The Hot Handle

A blog interspersed with occasional gluten free recipes.

Please note: If you have a family member who requires a gluten free diet, be sure to use a cast iron skillet that has never previously touched gluten....and if it has, scrub it all down completely and re-season, to be on the safe side.

Looking for information on Celiac Disease? There are many good sites, but here is one to get started with:

Friday, November 9, 2012

Easy Homemade Applesauce

Yes, we had hurricane Sandy here in Connecticut. 
Thankfully we never lost power at my house,
but family members did, so we were serving up dinners for a few days. 

After hurricane Sandy, we experienced winter storm Ari. 
Ari made a slippery mess!  It also gave me a delayed opening for work yesterday. 
It was so nice and cozy in the house, and I had a little extra time.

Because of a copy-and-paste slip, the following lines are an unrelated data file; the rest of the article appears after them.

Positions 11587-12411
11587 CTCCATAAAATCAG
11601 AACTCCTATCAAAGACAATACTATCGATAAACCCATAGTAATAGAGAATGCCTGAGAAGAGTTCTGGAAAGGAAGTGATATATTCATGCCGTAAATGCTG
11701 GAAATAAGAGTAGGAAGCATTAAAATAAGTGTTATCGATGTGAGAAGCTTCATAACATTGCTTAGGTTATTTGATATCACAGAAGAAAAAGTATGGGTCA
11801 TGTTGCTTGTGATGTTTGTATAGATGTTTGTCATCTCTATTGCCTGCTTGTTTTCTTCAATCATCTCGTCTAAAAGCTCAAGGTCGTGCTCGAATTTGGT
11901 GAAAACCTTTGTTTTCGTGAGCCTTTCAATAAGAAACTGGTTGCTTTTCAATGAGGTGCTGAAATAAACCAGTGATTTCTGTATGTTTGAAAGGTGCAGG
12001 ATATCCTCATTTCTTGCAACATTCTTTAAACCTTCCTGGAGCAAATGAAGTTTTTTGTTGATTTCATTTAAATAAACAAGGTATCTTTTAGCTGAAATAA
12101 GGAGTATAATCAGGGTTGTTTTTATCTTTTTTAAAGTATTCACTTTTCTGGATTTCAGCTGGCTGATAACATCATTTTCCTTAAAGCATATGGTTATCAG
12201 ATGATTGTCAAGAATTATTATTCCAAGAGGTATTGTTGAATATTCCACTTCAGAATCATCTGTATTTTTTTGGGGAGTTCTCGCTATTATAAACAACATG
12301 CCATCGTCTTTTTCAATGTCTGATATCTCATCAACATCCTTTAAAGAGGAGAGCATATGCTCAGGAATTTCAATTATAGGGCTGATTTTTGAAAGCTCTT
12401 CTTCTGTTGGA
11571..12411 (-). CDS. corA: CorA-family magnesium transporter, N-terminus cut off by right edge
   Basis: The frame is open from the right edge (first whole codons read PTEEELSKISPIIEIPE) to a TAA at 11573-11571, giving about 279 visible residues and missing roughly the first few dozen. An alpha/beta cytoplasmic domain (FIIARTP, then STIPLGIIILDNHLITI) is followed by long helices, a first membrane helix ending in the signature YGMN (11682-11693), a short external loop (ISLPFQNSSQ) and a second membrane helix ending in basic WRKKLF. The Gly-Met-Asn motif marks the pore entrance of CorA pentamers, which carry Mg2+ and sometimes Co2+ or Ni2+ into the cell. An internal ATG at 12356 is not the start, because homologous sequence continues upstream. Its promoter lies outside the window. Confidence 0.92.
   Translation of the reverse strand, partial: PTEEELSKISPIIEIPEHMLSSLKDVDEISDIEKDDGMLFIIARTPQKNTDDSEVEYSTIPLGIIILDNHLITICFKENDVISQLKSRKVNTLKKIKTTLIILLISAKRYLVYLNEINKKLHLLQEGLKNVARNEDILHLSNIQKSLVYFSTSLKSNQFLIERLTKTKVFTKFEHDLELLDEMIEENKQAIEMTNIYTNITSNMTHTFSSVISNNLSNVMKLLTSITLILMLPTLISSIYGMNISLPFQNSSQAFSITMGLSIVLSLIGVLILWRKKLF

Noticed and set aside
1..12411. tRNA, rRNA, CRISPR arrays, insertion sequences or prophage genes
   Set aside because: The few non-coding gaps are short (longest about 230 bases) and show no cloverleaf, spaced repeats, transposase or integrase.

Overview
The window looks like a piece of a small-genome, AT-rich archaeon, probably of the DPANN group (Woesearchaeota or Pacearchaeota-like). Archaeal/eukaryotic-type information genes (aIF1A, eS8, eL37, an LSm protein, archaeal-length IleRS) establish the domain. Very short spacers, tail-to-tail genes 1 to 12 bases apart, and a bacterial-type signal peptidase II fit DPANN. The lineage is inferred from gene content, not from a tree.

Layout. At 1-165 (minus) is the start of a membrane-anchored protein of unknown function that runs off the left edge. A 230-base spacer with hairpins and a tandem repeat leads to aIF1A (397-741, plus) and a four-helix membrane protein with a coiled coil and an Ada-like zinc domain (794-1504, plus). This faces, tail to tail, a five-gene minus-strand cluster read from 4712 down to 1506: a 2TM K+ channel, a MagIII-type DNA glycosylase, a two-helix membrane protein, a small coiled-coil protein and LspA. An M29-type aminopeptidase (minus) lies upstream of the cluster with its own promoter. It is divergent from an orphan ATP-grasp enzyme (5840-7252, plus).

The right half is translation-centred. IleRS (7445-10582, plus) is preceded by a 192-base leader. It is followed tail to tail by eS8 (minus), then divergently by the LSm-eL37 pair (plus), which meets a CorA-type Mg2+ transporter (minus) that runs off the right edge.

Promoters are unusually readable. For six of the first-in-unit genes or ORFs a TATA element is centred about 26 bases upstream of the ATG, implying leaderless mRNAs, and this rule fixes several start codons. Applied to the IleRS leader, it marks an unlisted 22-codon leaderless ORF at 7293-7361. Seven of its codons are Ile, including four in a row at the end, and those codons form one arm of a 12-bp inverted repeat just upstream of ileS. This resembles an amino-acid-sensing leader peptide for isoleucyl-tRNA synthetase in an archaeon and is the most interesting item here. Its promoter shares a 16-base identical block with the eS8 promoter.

There were four apples rolling around in a drawer of my refrigerator. 
I knew nobody was likely to pick up one to munch on at that point,
so I tried something "new."  I cut them up and put them in the crock pot! 
I layered:

4 large apples, peeled and cut into chunks,
a drizzle of honey,
a sprinkle of cinnamon,
a lighter sprinkle of nutmeg,
a handful of raisins, and
1 Tbs water.

I turned the crock pot to "low" and went off to work.
There was a cold drizzle as I headed there,
and more cold drizzle as I came home.

Once back in my humble abode, however, it was wonderful.
The contrast of my warm kitchen, with the delicious aroma of spiced apples,
to the dreariness outside, was delightful!

Sometimes we need this contrast to appreciate what we have.